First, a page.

[A] significant proportion of [Beatles manager] Brian Epstein’s energies were devoted to concealing any factors that might threaten the success of the Beatles: his own homosexuality, Lennon’s marriage to Cynthia Powell in August 1962 and the birth of their son Julian in April 1963, the paternity suit brought by Hamburg waitress Erika Hübers against McCartney after the birth of her daughter Bettina in December 1962. Epstein’s concerns about the damage that would have been caused to the group’s newly polished image by revelations that the drummer’s mother had given birth to a baby fathered by her son’s best friend are easy to imagine.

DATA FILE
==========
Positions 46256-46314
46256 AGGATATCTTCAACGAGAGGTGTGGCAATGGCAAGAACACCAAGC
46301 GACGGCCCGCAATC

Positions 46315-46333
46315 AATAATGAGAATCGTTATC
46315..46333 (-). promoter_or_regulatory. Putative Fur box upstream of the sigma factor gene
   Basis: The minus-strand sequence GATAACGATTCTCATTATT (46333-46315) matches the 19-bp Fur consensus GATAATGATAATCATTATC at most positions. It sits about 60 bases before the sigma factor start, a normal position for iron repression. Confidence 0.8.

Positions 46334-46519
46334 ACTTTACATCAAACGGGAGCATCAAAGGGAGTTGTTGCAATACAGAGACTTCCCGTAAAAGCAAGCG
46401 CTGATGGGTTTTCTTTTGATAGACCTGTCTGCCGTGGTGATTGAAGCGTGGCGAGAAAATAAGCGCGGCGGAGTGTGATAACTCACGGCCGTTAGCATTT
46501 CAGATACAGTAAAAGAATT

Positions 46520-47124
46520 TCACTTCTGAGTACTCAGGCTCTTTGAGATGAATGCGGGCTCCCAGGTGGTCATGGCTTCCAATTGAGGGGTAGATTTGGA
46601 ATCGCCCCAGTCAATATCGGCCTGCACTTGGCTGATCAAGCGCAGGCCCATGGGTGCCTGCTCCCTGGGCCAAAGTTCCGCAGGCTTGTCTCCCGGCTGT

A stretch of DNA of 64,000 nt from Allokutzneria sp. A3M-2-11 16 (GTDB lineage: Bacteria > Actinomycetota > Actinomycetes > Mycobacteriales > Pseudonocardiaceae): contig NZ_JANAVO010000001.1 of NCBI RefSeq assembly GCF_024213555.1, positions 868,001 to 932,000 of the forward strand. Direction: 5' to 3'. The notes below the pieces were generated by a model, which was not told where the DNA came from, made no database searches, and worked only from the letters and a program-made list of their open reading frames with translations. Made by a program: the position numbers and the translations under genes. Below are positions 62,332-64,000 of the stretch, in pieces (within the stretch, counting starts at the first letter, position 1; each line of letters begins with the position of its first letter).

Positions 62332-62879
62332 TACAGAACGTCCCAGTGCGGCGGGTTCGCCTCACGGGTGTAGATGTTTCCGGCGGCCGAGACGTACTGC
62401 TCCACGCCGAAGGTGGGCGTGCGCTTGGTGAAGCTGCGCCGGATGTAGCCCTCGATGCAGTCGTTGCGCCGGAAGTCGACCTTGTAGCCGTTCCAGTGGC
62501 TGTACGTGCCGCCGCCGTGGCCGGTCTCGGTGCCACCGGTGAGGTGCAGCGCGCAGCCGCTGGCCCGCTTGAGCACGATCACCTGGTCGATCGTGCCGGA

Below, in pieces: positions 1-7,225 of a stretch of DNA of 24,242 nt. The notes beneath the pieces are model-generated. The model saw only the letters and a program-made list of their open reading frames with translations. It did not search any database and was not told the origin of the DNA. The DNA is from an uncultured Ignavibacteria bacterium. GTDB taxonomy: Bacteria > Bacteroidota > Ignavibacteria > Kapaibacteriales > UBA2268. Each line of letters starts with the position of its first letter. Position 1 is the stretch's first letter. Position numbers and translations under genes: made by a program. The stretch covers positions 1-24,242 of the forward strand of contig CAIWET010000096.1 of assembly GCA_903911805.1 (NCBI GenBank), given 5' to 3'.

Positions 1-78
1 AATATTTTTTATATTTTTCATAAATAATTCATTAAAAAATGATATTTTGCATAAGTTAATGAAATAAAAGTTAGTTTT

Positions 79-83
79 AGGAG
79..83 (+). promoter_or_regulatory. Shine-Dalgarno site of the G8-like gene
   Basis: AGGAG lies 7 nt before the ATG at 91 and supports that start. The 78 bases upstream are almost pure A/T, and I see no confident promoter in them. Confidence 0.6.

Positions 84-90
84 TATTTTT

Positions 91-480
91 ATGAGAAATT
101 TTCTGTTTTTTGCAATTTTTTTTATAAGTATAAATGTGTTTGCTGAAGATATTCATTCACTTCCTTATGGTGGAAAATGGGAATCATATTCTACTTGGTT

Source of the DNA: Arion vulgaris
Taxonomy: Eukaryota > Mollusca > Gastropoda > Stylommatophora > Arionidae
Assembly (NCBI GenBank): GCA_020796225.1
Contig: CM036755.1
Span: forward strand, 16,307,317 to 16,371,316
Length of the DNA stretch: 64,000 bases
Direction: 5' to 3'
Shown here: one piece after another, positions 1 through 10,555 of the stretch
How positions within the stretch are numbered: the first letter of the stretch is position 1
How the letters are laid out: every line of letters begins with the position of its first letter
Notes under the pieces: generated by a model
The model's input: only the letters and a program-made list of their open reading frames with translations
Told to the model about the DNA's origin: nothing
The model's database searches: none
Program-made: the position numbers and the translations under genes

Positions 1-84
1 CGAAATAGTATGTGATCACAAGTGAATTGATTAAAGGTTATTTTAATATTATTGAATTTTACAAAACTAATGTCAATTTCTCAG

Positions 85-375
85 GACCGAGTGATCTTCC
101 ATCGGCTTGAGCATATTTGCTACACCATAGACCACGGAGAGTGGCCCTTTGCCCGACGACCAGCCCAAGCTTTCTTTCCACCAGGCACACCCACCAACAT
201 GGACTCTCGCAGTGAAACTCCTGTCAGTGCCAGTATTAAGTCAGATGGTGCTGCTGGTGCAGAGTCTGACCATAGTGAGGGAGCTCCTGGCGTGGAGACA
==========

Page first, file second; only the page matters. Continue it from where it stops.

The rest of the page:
Getting inside Epstein’s psychology comes easily to Inglis; the Beatles’ own psychology, not so much. One doesn’t have to read too far into The Beatles in Hamburg to realize that it is unlikely that the author has had much contact with rock bands on tour—at least not ones of such humble origins as the Liverpool lads. For example, in an effort to discern the extent to which the Beatles took advantage of the prostitutes, drugs, and alcohol available on the Reeperbahn, he repeats various oft-told stories of the band’s misbehavior, but then asserts that the comments of one Jim Hawke are perhaps “most revealing.” Hawke, the (presumably British) manager of the Seaman’s Mission in Hamburg, claimed that the Beatles “were never any trouble .  .  . just nice, quiet, well-behaved lads. They didn’t even smoke then. They’d sit and play draughts or go upstairs for a game of ping-pong with my daughter Monica. .  .  . [They] liked reading. .  .  . They’d be quite subdued.”